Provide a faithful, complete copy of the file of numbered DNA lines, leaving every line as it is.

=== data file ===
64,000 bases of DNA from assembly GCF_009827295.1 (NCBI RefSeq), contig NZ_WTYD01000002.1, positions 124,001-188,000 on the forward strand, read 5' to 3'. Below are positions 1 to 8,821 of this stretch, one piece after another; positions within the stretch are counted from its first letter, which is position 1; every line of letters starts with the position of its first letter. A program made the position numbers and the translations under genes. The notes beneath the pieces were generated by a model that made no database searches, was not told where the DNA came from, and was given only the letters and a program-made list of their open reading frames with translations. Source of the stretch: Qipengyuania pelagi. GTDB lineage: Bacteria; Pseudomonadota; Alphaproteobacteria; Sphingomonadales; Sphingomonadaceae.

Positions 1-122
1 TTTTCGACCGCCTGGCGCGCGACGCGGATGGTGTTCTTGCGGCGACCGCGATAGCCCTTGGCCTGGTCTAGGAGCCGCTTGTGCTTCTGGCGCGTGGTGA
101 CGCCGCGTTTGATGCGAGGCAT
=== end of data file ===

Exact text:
64,000 bases of DNA from assembly GCF_009827295.1 (NCBI RefSeq), contig NZ_WTYD01000002.1, positions 124,001-188,000 on the forward strand, read 5' to 3'. Below are positions 1 to 8,821 of this stretch, one piece after another; positions within the stretch are counted from its first letter, which is position 1; every line of letters starts with the position of its first letter. A program made the position numbers and the translations under genes. The notes beneath the pieces were generated by a model that made no database searches, was not told where the DNA came from, and was given only the letters and a program-made list of their open reading frames with translations. Source of the stretch: Qipengyuania pelagi. GTDB lineage: Bacteria; Pseudomonadota; Alphaproteobacteria; Sphingomonadales; Sphingomonadaceae.

Positions 1-122
1 TTTTCGACCGCCTGGCGCGCGACGCGGATGGTGTTCTTGCGGCGACCGCGATAGCCCTTGGCCTGGTCTAGGAGCCGCTTGTGCTTCTGGCGCGTGGTGA
101 CGCCGCGTTTGATGCGAGGCAT